Volume 22, Issue 1 (1-2018)                   ibj 2018, 22(1): 33-41 | Back to browse issues page

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Abbasi Nejat Z, Farahyar S, Falahati M, Ashrafi Khozani M, Hosseini A F, Faiazy A, et al . Molecular Identification and Antifungal Susceptibility Pattern of Non-albicans Candida Species Isolated from Vulvovaginal Candidiasis . ibj. 2018; 22 (1) :33-41
URL: http://ibj.pasteur.ac.ir/article-1-2112-en.html

Background: Vulvovaginal candidiasis (VVC) is an important health problem caused by Candida spp. The aim of this study was molecular identification, phylogenetic analysis, and evaluation of antifungal susceptibility of non-albicans Candida isolates from VVC. Methods: Vaginal secretion samples were collected from 550 vaginitis patients at Sayyad Shirazi Medical and Educational Center of Gorgan (Golestan Province, Iran) from May to October 2015. Samples were analyzed using conventional mycological and molecular approaches. Clinical isolates were analyzed with specific PCR using CGL primers, and the internal transcribed spacer region and the D1-D2 domain of the large-subunit rRNA gene were amplified and sequenced. Susceptibility to amphotericin B, fluconazole, itraconazole, and clotrimazole was determined by the guidelines of the Clinical and Laboratory Standard Institute. Results: In total, 35 non-albicans Candida isolates were identified from VVC patients. The isolates included 27 strains of Candida glabrata (77.1%), 5 Candida krusei (Pichia kudriavzevii; 14.3%), 2 Candida kefyr (Kluyveromyces marxianus; 5.7%), and 1 Candida lusitaniae (Clavispora lusitaniae; 2.9%). The fungicides itraconazole and amphotericin B were effective against all species. One isolate of C. glabrata showed resistance to fluconazole and clotrimazole, and 26 isolates of C. glabrata indicated dose-dependent susceptibility to fluconazole. C. lusitaniae was susceptible in a dose-dependent manner to fluconazole and resistant to clotrimazole. Conclusions: Non-albicans Candida spp. are common agents of vulvovaginitis, and C. glabrata is the most common species in the tested patients.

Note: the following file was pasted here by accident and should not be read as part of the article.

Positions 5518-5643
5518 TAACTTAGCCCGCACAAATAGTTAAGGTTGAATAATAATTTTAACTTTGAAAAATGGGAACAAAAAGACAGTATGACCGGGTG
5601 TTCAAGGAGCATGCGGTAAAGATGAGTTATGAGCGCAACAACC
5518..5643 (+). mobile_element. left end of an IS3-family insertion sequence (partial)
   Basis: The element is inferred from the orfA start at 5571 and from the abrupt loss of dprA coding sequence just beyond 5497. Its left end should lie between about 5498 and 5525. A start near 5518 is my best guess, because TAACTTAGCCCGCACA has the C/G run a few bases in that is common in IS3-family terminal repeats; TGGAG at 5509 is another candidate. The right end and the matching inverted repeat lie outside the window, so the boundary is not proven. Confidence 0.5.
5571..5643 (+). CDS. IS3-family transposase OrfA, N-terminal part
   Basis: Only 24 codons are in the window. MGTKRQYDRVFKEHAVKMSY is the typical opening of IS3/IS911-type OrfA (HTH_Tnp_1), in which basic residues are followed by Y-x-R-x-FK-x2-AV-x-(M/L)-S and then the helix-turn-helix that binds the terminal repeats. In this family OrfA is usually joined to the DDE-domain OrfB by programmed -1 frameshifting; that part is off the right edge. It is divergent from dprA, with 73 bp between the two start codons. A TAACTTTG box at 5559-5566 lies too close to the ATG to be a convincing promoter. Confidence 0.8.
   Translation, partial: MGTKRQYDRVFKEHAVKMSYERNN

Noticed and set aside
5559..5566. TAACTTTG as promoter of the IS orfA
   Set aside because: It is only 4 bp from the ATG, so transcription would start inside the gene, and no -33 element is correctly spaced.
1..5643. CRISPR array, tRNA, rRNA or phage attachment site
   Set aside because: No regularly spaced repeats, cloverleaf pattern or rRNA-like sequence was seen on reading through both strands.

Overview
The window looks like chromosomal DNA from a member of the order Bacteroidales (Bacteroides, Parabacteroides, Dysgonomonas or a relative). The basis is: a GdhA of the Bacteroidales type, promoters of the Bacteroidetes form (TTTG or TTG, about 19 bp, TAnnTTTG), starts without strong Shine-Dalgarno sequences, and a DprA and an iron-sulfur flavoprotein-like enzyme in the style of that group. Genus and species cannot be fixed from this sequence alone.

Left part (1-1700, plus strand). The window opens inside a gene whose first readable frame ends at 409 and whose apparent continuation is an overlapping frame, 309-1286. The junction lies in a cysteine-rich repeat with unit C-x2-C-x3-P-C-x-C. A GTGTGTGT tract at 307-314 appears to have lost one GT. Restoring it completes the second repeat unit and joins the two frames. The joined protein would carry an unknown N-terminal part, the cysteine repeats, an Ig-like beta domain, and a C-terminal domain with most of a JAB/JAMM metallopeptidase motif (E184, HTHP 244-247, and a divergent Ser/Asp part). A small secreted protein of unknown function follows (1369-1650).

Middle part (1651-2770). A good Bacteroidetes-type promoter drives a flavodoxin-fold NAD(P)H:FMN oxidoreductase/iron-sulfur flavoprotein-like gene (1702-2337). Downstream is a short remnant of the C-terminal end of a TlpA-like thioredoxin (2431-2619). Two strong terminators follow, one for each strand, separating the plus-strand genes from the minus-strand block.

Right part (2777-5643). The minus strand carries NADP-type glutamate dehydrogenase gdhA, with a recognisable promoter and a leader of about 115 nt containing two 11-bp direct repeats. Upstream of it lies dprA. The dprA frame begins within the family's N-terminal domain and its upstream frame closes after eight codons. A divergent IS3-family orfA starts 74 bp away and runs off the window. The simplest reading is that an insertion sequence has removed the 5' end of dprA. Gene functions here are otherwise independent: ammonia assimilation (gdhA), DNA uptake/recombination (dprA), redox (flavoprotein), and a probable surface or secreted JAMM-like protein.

Type of Study: Full Length | Subject: Molecular Microbiology

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